Vermont imposes 92% tax on e-cigarettes
- E-cigarettes are now subject to a 92% tax in the state of Vermont.
- The bill is aimed at curbing youth vaping.
- E-cigs and other tobacco-substitute products will be taxed at the same rate as snuff an pipe tobacco are.
A 92% tax on e-cigarettes went into effect in Vermont Monday as part of an effort to curb youth vaping in the Green Mountain State.
State Rep. George Till, who sponsored the tax increase bill, said the measure will help keep tobacco products out of the hands of kids, who are most affected by price hikes.
"We know the group that is most sensitive to price is teenager," he told CBS MoneyWatch. "And we know that these companies are going out of their way to get kids addicted."
The new tax, which passed in February, will not effect packs of cigarettes, which will still be subject to a $3.08 tax. E-cigarettes and other tobacco-substitute products, including those "intended for human consumption by smoking, chewing, or in any other manner," were previously subject to the state's standard 6% sales tax.
Ninety-two percent is the same rate at which snuff -- a form of smokeless tobacco -- and pipe tobacco are already taxed. "We are trying to keep the tax across all nasty things the same," Till said.
E-cigarettes were previously cheaper than combustible cigarettes, but will now cost roughly the same amount.
Two additional bills aimed at controlling youth e-cigarette usage also went into effect Monday in Vermont. The first raises the legal age for purchasing and using cigarettes, e-cigarettes and tobacco products to 21 from 18. The second restricts retail and internet sales of "tobacco products, tobacco substitutes, substances containing nicotine or otherwise intended for use with a tobacco substitute, or tobacco paraphernalia" unless the vendor is a licensed wholesale dealer or has purchased the products from a licensed wholesale dealer.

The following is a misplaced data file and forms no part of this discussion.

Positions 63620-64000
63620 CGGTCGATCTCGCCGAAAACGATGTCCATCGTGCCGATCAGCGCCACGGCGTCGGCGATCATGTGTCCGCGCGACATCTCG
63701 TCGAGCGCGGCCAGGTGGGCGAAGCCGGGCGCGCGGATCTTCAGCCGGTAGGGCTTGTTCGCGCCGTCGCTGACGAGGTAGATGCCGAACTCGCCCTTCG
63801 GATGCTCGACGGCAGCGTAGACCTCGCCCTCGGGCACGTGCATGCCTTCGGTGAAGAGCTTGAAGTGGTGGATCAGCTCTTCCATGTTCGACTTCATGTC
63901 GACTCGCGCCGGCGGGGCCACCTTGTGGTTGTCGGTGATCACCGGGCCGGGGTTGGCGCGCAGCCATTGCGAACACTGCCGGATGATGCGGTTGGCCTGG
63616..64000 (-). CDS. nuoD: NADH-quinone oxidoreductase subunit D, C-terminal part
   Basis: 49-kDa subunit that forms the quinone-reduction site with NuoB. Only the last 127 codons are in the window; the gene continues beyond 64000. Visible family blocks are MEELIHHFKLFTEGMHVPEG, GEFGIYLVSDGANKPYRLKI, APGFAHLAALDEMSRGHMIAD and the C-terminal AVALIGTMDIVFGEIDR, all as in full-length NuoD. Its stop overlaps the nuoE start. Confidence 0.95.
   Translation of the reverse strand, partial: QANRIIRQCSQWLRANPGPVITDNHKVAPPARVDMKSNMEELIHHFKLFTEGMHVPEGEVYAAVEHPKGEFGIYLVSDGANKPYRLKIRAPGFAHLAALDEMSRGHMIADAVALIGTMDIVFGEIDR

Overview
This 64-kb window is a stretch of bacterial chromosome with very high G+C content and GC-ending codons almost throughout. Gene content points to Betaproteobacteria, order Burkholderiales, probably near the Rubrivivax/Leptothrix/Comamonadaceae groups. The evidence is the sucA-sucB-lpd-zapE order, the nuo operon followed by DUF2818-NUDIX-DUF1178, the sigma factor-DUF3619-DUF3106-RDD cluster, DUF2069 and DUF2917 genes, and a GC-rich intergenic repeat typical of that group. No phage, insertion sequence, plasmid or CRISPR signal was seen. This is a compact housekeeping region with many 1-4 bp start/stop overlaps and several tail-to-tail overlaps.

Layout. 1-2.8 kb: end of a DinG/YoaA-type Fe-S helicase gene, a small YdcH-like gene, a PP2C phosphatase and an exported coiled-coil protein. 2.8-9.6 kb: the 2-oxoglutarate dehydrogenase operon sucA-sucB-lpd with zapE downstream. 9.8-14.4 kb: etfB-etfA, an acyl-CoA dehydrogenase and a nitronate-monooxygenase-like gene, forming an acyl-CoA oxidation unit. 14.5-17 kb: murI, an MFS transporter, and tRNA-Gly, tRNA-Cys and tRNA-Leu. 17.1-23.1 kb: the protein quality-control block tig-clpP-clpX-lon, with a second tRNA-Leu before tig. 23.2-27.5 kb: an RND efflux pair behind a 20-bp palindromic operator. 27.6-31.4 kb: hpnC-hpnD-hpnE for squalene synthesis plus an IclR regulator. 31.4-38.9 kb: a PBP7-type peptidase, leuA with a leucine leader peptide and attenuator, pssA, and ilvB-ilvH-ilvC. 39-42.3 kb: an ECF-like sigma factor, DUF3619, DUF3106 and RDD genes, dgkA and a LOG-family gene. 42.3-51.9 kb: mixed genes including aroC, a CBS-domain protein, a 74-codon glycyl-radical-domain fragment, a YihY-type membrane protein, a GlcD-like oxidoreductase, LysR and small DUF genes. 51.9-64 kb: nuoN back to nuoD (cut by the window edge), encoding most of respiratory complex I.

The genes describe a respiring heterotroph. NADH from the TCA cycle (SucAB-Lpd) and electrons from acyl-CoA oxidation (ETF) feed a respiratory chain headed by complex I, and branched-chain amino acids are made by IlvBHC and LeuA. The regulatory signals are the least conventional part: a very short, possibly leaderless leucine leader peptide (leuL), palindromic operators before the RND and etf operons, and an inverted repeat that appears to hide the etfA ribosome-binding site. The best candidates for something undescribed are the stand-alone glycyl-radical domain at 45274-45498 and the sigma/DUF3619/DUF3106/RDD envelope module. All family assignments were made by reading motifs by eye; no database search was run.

Till, who is also a physician, said the measures form a three-pronged effort to restrict vaping of nicotine until its health effects are better understood.
"To say that e-cigarettes are safer is pretty non-sensical. There are many of these types of devices and it will be a long time before we ever know if they are safer. My bet is that we will find some devices are safer, and some are more dangerous. But we don't know that yet," he said.
Till said in his floor speech that while the tax bill will raise a small amount of revenue, it is chiefly a population health bill.
Vermont follows the city of San Francisco in taking a stand against e-cigarettes, citing lingering questions around their long term health impacts.
San Francisco last week became the first city to ban the sale, distribution and manufacturing of vaping products, pitting it against hometown startup Juul, with sales of about $2 billion.
Juul claims the ordinance will "drive former adult smokers who successfully switched to vapor products back to deadly cigarettes." It will also "deny the opportunity to switch for current adult smokers, and create a thriving black market instead of addressing the actual causes of underage access and use," the company said in a statement to CBS MoneyWatch.
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